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Prof. Dr. Ronny Vollandt

Ronny Vollandt

Ludwig-Maximilians Universität Munich

Ronny Vollandt is a Professor of Judaic Studies at the Ludwig-Maximilians-Universität, Munich. Having graduated in 2007 with BA in Judaic Studies at Freie Universität Berlin and a MA in Arabic Language and Literature at The Hebrew University of Jerusalem, Volland completed a Ph.D. in Semitic Philology under the supervision of Prof. Geoffrey Khan at the University of Cambridge in 2011. His research focuses on the Arabic versions of the Bible and biblical exegesis in the Arabic language, more broadly, medieval Christian- and Judaeo-Arabic literature. His current activities center around a number of projects: a curriculum that teaches the history of Jews in the Near East, the planning of an inter-faculty MA course in Jewish Studies at the LMU and a major research project “Biblia Arabica – The Bible in Arabic among Jews, Christians and Muslims” (https://biblia-arabica.com/, co-directored with Camilla Adang, Tel Aviv University, and Meira Polliack, Tel Aviv University and Andreas Kaplony (LMU), as well as formerly Sabine Schmidtke (now IAS, Princeton)), funded by the DFG. Together with Prof. Dr. Arianna D’Ottone Rambach (Sapienza - Università di Roma) and Prof. Dr. Konrad Hirschler (FU), he will convene a conference on the Qubbat al-khazna of the Umayyad Mosque in Damascus, which stands as one of the most significant, albeit little known and poorly researched, manuscript repositories in the Middle East. http://www.geschkult.fu-berlin.de/e/islamwiss/Termine/Program-and-time-schedule.pdf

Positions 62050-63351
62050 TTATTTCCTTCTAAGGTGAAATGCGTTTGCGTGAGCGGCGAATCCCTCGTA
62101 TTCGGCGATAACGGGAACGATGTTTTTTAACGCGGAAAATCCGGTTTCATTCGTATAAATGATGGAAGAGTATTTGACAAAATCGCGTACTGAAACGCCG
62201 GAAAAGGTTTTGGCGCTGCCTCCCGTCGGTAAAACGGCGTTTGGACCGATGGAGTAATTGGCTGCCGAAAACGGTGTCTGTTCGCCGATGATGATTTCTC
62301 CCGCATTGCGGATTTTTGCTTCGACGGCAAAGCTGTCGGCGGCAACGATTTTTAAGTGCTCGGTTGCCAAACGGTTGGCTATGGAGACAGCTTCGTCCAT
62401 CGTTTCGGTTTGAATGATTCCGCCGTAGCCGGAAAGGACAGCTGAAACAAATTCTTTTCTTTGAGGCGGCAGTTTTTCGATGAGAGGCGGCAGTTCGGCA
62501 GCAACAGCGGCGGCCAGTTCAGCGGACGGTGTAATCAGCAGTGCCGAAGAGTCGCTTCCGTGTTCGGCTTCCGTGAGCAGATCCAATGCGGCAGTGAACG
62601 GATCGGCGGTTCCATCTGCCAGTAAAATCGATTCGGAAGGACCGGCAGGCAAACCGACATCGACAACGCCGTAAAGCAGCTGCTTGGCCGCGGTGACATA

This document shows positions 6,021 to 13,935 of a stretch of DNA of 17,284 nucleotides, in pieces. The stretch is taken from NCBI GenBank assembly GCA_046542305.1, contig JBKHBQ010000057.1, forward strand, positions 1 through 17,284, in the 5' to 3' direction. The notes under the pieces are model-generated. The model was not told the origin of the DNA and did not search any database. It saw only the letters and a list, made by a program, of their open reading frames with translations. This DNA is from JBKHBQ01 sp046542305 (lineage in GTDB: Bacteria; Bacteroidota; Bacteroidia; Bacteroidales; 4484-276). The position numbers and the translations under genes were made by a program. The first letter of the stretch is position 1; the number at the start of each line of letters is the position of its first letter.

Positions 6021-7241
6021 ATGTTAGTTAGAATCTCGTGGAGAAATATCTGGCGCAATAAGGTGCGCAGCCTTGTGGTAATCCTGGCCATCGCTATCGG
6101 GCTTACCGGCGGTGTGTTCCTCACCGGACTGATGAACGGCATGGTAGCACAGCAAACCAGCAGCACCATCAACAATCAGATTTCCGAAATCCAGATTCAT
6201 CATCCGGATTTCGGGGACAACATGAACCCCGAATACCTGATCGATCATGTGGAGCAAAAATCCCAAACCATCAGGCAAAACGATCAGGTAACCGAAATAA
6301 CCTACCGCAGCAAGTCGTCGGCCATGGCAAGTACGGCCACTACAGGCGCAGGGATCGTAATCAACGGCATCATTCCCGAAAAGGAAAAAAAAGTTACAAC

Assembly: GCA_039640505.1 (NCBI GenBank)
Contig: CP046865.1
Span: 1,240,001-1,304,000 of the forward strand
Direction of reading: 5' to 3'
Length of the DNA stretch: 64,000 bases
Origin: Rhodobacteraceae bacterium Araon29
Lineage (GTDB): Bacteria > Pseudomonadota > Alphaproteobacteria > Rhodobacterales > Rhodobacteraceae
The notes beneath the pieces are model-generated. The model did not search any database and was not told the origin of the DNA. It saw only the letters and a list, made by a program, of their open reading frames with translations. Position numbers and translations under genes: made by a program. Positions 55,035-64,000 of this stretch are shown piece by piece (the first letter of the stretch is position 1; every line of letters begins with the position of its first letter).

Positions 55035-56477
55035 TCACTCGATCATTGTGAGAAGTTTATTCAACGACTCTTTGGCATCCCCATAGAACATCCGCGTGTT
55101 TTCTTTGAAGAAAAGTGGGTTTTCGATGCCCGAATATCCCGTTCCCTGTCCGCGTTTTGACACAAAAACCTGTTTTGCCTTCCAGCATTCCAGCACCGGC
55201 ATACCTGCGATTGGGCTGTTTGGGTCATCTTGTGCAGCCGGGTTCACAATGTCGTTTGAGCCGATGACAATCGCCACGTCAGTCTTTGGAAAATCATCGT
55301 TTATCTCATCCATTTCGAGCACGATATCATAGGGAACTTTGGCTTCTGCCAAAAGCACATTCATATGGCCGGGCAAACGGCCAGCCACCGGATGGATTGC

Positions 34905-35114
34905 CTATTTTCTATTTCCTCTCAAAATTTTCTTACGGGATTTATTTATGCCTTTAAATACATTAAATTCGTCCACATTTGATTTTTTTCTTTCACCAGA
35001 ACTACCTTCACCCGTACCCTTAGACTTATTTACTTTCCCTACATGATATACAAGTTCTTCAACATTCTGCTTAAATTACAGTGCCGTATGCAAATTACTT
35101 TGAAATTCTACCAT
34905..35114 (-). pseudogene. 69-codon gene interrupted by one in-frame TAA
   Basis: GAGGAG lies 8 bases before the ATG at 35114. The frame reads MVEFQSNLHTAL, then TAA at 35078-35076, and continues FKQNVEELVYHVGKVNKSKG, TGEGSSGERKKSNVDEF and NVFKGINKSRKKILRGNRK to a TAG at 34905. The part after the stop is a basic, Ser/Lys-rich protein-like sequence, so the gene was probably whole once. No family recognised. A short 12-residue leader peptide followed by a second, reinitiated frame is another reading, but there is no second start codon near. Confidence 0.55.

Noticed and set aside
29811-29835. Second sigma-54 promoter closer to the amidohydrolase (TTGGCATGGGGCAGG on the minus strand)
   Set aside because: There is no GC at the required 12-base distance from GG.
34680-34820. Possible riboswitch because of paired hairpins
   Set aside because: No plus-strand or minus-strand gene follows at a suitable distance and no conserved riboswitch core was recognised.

Course Title: Books and their Jewish, Christian and Muslim Readers

Course Description:

The course will combine two, already intrinsically connected, fields of research: intellectual history and the history of the book. Jewish, Christian and Muslim communities in the Near East from medieval to early-modern times were exceedingly bookish and much of what the intellectual historian of this region knows comes from the books and the documents that these communities left behind. Taking a comparative approach, the aim of this course is survey how particular bodies of knowledge turned into texts in books (often within an oral context), how these texts formed a hierarchy (seemingly the Hebrew/Christian Bible and Quran at the center), and how a set of textual practices (recitation, commentaries, translations) emerged.
We will try to also understand how these books were produced in a very concrete material way (writing materials, different forms of books), how they were stored (libraries) and, eventually, how they were discarded (Genizahs) when not used any longer.